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Poetic Philosophy in Plato and Zhuangzi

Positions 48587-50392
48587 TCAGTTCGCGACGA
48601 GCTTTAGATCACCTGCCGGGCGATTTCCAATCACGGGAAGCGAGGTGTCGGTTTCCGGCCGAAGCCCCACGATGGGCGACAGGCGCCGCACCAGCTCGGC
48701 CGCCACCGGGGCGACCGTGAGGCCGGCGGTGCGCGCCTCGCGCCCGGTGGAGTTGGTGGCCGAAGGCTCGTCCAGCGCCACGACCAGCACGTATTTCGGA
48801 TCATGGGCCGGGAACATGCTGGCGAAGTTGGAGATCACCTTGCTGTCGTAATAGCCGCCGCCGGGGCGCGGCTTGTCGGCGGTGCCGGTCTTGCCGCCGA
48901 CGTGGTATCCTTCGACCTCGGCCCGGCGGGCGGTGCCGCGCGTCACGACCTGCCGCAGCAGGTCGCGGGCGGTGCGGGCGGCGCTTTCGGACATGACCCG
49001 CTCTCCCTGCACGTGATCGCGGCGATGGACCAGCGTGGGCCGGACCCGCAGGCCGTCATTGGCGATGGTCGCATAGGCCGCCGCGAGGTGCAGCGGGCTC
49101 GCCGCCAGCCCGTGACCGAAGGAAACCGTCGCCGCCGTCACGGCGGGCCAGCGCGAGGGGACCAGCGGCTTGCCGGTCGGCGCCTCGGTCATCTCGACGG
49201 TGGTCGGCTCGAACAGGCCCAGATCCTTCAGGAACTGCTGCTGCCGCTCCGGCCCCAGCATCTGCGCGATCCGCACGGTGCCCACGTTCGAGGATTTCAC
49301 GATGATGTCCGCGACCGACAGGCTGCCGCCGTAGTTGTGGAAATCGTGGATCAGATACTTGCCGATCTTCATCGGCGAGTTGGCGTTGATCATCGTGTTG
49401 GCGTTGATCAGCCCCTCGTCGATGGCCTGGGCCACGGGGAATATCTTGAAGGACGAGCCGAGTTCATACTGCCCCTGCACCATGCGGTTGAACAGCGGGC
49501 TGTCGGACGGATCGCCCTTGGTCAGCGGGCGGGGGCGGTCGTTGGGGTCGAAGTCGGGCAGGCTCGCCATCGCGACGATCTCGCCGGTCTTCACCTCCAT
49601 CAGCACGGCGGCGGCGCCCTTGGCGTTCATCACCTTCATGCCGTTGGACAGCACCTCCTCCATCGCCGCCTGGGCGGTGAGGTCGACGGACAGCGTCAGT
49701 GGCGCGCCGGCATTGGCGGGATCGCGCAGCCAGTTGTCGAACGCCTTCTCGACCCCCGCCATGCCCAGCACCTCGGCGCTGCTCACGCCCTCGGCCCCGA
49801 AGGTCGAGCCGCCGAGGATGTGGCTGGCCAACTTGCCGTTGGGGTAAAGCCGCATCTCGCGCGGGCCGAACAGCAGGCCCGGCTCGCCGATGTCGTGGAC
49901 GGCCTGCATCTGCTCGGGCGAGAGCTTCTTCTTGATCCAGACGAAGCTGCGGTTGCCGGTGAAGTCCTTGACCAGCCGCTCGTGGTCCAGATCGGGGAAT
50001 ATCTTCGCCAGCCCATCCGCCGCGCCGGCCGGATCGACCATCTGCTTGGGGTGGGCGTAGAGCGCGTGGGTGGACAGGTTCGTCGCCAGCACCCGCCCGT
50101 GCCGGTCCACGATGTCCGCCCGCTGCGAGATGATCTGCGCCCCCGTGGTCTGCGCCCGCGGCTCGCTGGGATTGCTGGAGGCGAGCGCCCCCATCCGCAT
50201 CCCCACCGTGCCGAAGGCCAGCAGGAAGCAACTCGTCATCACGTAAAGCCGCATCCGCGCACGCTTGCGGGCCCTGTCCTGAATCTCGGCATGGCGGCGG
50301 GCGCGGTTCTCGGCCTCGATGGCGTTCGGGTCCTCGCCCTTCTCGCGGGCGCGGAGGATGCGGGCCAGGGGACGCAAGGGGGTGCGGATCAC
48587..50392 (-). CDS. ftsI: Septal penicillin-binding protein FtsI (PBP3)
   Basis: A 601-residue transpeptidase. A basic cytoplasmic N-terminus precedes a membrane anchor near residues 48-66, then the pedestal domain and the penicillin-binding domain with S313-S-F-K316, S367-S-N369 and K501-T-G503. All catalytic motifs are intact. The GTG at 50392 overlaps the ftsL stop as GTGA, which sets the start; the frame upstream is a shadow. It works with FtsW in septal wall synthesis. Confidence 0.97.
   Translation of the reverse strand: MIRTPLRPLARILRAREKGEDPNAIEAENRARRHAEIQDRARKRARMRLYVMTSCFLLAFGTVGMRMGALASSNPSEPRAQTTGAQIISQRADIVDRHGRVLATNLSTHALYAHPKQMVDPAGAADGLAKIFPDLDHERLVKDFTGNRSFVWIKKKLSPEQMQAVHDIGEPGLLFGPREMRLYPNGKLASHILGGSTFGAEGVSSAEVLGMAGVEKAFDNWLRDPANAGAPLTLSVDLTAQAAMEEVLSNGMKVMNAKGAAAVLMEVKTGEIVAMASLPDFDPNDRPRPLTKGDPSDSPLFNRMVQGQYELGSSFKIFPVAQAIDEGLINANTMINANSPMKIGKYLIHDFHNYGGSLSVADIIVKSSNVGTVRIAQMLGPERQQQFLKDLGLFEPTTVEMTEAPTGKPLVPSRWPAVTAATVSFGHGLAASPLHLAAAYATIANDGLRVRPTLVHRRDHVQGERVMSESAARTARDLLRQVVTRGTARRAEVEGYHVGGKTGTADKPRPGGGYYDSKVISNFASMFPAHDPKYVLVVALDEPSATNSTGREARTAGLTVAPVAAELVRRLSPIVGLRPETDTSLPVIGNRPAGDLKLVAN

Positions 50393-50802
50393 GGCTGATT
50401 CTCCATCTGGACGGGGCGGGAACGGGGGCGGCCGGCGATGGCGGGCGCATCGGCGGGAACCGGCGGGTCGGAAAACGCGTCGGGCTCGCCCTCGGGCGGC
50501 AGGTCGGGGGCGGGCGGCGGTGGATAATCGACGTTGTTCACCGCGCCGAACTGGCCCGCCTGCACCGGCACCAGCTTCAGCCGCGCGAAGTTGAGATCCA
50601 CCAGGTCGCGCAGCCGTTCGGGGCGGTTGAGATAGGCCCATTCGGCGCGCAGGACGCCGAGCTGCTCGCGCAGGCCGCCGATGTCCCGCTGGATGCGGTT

This dissertation argues that written form is essential, not accessory, to philosophical content, with particular focus on Plato and Zhuangzi. In the case of these two thinkers, the written forms they have left us are what I call poetic: full of metaphor, imagery, narrative, etc.—characterized in some sense by a lack of systematic analysis. Attending to form thus entails (1) expanding our notion of what counts as philosophically meaningful and (2) radically different interpretations of what Plato and Zhuangzi are up to—i.e., reading their work as poetic texts rather than as containers for preconceived notions in Platonism or Daoism. The dissertation speaks, hopefully, to audiences in comparative literature, philosophy (especially the history of philosophy), classics, and sinology.

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